I "unplugged" a bit last weekend and logged on Sunday night to find the genealogy community in an uproar! I'm a little late to the party but for what its worth here is my take on the whole thing.
(I'll say up front that I am an Official Rootstech Blogger and received a free registration to the conference. I did not, however, receive a gag.)
So here is what I think is going on. There are really two issues. The first one was brought up by Thomas MacEntee in one of his excellents posts on this subject. There is a raw nerve running through this country right now...the perception that the ordinary American is getting screwed over and losing control over things that are important to him. Touch this nerve at your peril as several companies have discovered, Netflix being a prime example. When a company (or a conference) are perceived to have arbitrarily handed down an edict from on high...well let's just say there can be a signficant blow-back.
The second issue here is the changing roles of "old" technology..i.e. books and print versus "new" technology. And this debate isn't restricted to genealogy...all forms of print media are being challenged. People are asking "why do we need libraries/books now that we have the internet and computers and e-readers?" The generation that is now coming into it's own, politically and career-wise have spent their whole lives adapting to rapidly changing technology. It's what they know. The problem comes in when people assume that level of expertise is the norm for everyone. Many of the people using libraries these days are either low-income or elderly. The lower income folks want to be connected to technology but cannot afford computers or internet service. They go to the library to use the public computers instead. The older folks have a different issue. They don't understand technology and have massive doubts about their ability to learn the skills they are increasingly being forced to use. I don't know the percentage of the American population these last two groups represent but I'd guess that its considerable. Add in the immigrants with language barriers and those of us that are digitally "connected" start looking the minority! In spite of that, governments and companies are completely abandoning traditional methods of communication for digital methods.For example,a couple of years ago the state of Oklahoma decided they would no longer provide paper income tax forms.This was not a big deal to those of us who file online anyway.But for the aforementioned groups this has been a huge problem especially for the elderly. Again I think there is that assumption that its easy for everyone to operate in the digital world when it is really only easy for the person or entity making the decision to do so.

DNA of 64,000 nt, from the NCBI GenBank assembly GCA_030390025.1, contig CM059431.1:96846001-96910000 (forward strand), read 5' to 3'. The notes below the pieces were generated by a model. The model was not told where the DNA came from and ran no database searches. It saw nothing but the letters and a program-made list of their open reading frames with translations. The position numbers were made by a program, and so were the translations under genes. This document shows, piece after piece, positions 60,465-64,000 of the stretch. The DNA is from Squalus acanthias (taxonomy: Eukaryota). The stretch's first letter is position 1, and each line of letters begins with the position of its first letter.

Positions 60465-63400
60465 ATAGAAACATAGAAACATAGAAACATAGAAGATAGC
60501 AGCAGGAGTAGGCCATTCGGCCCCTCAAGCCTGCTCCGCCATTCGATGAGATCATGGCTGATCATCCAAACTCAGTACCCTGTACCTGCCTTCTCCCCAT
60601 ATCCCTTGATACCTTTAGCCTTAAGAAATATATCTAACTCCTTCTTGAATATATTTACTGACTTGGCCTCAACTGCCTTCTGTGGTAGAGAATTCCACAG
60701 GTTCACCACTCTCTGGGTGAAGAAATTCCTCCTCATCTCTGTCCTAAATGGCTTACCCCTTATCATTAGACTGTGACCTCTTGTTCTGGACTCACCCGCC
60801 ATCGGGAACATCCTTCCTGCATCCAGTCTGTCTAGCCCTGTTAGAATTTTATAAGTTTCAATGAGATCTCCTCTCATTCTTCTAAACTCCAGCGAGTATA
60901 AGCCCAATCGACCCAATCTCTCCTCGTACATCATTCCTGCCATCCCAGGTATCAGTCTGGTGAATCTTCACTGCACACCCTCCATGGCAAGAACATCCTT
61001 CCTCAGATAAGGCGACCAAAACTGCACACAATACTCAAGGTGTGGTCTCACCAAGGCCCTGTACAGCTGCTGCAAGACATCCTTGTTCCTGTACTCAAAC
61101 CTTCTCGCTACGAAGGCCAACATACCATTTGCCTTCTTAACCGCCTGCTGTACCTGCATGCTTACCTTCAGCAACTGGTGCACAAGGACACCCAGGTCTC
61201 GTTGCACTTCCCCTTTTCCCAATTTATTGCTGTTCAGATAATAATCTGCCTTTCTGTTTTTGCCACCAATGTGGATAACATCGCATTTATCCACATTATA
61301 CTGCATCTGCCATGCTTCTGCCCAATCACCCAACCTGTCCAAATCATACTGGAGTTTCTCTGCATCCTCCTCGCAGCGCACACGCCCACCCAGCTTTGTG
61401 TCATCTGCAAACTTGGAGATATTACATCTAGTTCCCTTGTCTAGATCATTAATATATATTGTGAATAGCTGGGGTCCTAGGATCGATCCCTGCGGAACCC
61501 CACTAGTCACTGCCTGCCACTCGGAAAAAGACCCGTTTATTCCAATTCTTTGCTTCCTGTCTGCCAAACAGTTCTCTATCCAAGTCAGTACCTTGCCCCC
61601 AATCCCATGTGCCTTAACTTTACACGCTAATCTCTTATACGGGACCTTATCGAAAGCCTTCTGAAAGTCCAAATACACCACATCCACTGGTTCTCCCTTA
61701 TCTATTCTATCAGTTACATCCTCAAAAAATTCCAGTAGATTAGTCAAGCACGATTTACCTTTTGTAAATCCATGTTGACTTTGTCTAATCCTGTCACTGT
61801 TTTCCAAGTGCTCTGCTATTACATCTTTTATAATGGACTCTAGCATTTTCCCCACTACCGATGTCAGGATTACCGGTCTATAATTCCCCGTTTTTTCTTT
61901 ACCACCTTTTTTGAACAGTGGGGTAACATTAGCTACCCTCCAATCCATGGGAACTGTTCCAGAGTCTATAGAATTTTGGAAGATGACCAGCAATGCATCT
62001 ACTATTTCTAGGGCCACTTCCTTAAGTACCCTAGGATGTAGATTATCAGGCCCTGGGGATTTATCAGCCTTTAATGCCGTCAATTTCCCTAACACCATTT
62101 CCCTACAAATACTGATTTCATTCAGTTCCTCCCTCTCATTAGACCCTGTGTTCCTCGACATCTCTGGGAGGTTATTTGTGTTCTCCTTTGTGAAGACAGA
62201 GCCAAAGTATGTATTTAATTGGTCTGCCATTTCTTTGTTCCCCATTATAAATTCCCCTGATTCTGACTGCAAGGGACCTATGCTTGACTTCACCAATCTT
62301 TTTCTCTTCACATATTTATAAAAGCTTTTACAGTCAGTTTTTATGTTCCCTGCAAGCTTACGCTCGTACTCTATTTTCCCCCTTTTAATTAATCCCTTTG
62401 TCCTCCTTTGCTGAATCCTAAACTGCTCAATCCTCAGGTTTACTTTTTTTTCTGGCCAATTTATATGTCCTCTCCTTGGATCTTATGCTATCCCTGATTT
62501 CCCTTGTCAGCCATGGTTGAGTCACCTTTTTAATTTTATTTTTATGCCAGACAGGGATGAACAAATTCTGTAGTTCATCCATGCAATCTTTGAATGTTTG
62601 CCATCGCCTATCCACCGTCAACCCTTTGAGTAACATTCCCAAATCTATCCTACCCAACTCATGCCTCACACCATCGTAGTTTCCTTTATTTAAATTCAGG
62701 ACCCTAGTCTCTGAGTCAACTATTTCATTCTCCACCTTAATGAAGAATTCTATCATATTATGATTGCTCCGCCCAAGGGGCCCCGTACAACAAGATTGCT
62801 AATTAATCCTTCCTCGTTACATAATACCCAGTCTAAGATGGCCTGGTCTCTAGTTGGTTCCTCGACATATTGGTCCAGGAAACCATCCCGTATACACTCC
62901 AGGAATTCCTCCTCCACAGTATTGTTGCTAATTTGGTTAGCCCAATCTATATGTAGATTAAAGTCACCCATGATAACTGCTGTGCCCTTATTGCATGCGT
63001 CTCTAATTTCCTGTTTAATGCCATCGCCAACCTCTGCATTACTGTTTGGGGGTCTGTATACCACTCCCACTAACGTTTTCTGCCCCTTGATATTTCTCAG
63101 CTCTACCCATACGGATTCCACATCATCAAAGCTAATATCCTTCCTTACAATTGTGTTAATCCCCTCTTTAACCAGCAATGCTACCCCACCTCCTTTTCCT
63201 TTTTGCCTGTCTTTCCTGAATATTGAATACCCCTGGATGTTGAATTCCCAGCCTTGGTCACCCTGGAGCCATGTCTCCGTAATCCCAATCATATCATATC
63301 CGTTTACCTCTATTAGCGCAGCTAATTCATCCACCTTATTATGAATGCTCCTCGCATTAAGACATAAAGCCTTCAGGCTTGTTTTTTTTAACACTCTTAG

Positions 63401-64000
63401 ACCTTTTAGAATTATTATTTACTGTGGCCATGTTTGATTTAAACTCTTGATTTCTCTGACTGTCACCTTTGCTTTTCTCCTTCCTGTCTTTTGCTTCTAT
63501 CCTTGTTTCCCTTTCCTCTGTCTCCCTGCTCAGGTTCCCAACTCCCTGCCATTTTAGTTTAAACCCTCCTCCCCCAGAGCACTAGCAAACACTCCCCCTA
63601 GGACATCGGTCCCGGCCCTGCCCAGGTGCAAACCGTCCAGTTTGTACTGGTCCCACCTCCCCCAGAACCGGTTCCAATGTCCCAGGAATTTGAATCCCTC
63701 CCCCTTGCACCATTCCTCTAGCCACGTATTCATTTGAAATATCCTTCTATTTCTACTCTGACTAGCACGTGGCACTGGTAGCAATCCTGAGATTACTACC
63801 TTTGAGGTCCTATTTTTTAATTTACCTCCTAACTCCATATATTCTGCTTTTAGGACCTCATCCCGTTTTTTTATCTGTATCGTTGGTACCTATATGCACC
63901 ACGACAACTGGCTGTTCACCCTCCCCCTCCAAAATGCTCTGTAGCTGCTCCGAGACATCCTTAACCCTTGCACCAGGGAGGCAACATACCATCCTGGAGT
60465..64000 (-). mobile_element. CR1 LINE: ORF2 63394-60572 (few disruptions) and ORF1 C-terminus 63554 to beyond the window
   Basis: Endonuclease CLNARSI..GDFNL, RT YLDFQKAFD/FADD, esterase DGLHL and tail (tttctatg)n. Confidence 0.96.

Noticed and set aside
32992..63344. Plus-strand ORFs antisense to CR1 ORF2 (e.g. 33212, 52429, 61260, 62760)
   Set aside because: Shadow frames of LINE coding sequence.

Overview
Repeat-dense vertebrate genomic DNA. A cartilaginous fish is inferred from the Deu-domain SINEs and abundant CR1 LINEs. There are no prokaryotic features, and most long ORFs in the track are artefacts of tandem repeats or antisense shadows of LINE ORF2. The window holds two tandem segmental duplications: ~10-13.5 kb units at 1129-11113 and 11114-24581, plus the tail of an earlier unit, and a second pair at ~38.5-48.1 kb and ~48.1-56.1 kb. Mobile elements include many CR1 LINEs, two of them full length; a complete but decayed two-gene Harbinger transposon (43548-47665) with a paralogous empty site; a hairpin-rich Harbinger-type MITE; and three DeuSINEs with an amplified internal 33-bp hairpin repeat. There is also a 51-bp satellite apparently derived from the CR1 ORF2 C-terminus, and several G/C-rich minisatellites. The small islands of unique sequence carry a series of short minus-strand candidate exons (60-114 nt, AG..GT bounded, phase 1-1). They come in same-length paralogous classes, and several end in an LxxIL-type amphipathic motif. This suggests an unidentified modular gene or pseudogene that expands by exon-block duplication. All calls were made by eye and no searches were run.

There is a great divide in our society. Not between social classes but between folks who have the expertise and resources to access technology and folks who don't. Those of us..genealogists included...who make use of the digital world have an obligation to reach out to people who, for whatever reason, can not. At the very least we should not take away the tools they do have! How unfair!
If computer manufacturers can put floppy drives on computers for 20 years after they have become obsolete we can surely have some backwards compatibility where people are concerned.